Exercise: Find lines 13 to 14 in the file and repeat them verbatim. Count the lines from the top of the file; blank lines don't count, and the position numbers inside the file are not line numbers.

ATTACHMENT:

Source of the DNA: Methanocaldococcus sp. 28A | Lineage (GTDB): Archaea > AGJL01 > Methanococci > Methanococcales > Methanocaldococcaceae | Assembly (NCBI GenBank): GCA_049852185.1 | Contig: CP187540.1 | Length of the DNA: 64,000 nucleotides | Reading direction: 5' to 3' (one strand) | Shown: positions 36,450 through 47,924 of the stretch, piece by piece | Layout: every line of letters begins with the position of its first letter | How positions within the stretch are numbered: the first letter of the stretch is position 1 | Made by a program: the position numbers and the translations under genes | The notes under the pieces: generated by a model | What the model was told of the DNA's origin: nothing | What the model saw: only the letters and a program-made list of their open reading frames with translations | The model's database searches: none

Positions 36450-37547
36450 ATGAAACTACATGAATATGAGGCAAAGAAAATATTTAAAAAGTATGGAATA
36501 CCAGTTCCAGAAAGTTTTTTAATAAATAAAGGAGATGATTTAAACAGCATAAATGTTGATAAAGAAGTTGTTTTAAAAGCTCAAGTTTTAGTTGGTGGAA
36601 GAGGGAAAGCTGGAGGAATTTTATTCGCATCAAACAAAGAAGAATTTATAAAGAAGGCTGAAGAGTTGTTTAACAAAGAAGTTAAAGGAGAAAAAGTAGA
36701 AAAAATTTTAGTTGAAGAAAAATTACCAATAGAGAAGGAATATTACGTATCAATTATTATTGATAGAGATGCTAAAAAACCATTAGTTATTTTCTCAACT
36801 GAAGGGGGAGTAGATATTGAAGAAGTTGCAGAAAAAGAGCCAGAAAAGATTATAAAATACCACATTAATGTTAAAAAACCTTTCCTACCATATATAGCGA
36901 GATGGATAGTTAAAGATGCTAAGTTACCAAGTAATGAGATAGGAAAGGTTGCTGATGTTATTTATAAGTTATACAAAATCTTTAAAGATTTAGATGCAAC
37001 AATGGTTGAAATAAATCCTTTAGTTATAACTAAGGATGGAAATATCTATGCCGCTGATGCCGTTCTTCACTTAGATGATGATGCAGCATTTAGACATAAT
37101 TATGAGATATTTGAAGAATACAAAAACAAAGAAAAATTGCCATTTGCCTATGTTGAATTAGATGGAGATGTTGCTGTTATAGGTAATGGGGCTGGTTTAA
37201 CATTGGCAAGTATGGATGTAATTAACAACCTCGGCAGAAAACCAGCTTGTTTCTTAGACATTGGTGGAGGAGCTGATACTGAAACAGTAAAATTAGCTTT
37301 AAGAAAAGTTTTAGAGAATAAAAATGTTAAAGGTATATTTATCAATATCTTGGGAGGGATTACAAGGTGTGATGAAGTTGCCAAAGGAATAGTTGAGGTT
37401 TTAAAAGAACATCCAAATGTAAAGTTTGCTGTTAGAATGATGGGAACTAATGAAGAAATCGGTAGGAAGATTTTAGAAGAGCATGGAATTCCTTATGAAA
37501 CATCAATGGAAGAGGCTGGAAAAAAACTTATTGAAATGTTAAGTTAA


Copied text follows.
37401 TTAAAAGAACATCCAAATGTAAAGTTTGCTGTTAGAATGATGGGAACTAATGAAGAAATCGGTAGGAAGATTTTAGAAGAGCATGGAATTCCTTATGAAA
37501 CATCAATGGAAGAGGCTGGAAAAAAACTTATTGAAATGTTAAGTTAA